David Coverdale Says Ritchie Blackmore Inspired Whitesnake’s ‘Still Of The Night’
Musicians often inspire one another, and in David Coverdale‘s case, Ritchie Blackmore‘s works guided the new musical direction Whitesnake was taking. During a recent chat with Classic Rock magazine, Coverdale admitted that his former bandmate influenced ‘Still Of The Night.’
David only had the chance to work with Blackmore for a short period since the guitarist departed from Deep Purple in 1975. Even though the pair produced successful projects together, Coverdale later admitted that they didn’t like each other as bandmates. The pair, however, has made up, and the singer recently revealed that Blackmore influenced his hit song.
Coverdale disclosed that he was going through some stuff at his house when he came across some demos. One of them was a song Ritchie and him had been working on, which would be the basic premise of ‘Still Of The Night.’ The musician joked that the demo and the song had no similarities, so neither Ritchie nor he had anything to worry about, copyright-wise.
The singer discussed that he improved the song as much as he could. Then, he gave it to John Sykes for him to record the guitar solos when they were in southern France. John, however, didn’t like the blues. So, Coverdale had to manipulate it into an electric blues song, and Sykes’s performance was remarkable for his time.
The musician also remarked that the guitar solo was unique because of the song’s quality. There were lots of musicians who were trying to perform that ‘widdly stuff’ with their guitar but their songs didn’t have the quality ‘Still Of The Night’ had. Coverdale, in that regard, was proud of his work.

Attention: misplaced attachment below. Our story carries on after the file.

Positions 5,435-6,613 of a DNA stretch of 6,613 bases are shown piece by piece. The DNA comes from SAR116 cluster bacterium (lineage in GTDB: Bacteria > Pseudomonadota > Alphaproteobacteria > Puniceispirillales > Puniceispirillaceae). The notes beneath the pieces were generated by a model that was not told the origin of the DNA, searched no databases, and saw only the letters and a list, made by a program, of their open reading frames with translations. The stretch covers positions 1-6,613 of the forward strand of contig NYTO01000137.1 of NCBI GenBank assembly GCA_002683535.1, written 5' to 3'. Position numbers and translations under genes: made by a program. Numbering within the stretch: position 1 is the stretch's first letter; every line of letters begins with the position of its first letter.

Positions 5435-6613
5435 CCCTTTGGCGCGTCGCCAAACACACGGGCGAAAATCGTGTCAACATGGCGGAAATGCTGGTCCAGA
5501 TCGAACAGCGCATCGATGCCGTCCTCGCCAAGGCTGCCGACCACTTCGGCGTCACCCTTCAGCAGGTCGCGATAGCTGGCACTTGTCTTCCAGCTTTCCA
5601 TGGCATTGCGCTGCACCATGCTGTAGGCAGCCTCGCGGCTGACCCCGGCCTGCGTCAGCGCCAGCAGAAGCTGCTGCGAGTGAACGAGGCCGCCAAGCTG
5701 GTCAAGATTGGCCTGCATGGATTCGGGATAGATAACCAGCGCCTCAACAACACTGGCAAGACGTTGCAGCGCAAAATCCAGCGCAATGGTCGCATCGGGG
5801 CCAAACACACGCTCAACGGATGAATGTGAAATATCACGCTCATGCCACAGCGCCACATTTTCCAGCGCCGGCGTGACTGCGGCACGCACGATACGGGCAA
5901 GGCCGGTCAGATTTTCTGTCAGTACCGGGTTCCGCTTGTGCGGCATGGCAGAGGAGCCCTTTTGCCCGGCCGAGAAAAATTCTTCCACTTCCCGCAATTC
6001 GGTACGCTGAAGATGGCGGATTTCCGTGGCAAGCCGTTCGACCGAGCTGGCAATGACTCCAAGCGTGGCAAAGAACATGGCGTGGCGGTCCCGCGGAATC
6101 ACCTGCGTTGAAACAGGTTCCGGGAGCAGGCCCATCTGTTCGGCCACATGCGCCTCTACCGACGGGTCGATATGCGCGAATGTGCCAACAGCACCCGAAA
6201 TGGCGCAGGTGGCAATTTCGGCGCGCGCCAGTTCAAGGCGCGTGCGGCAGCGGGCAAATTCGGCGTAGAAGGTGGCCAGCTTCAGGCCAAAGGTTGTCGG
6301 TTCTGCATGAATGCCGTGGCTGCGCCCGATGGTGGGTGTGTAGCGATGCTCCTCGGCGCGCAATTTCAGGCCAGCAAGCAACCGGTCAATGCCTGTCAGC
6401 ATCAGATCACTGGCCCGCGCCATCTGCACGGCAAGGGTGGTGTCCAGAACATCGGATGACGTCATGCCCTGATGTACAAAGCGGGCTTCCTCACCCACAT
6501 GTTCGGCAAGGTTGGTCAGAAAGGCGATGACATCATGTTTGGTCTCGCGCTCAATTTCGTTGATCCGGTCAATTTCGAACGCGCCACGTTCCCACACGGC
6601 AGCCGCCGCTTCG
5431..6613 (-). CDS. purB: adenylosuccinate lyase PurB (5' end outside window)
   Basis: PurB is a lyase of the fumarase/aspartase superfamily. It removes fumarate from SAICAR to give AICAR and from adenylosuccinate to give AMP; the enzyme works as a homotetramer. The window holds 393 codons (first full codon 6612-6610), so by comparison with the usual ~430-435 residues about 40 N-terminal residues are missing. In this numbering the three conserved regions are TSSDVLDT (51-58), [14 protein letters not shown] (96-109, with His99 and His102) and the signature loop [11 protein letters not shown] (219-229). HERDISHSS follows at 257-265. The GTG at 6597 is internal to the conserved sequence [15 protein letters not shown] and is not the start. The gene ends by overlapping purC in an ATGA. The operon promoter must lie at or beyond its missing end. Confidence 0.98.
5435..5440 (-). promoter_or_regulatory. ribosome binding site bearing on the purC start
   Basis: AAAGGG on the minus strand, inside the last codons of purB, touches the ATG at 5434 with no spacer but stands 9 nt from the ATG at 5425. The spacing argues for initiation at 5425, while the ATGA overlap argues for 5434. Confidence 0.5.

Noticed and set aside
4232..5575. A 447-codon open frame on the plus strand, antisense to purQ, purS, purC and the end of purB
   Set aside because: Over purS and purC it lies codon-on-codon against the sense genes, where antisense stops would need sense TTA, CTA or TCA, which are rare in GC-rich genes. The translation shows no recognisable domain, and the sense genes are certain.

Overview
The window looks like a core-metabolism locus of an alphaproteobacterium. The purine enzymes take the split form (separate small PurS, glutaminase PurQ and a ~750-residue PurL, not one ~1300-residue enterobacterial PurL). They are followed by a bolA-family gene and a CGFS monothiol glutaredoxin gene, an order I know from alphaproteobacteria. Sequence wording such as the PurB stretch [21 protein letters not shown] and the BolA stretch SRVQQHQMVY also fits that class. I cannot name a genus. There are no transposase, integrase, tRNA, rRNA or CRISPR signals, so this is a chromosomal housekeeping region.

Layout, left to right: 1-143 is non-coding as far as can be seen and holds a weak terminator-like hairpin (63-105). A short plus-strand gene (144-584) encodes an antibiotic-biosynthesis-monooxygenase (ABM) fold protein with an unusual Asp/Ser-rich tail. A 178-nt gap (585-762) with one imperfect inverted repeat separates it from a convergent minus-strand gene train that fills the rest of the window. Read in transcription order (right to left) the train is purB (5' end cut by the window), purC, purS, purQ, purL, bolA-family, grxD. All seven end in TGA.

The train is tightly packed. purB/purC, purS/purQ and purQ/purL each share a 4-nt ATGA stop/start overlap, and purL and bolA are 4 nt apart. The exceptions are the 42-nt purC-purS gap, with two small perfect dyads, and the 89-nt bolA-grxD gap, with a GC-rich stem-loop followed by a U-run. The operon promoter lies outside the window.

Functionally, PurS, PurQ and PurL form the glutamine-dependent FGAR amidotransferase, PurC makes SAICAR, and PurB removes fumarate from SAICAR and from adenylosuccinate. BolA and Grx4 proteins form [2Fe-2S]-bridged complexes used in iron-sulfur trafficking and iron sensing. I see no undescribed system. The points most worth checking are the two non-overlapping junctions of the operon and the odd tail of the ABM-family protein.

Coverdale discussed Blackmore’s influence and the creative process of ‘Still Of The Night’:
“I was going through stuff and found some early demo cassettes. One of them was a song that Ritchie Blackmore and I had been working on, which was the basic premise of what would become ‘Still Of The Night.’ It was totally unrecognizable, so Ritchie doesn’t have anything to worry about… Neither do I!
I took it as far as I could, then gave it to Sykesy when we were in the south of France, and he put the big guitar hero stuff on there. John hated the blues, so I had to work within those parameters. I manipulated it to be electric blues, but how he performed was fabulous for his time and relatively unique because of the songs. There were a lot of people doing that widdly stuff, but they didn’t have the quality of those songs.”
Even if Blackmore and Coverdale didn’t particularly like one another back in the day, their musical genius helped them record a demo that would form the basis of ‘Still Of The Night.’ David, however, managed the improve the song and adapted it to the band’s style. With these innovations, the song became an acclaimed hit.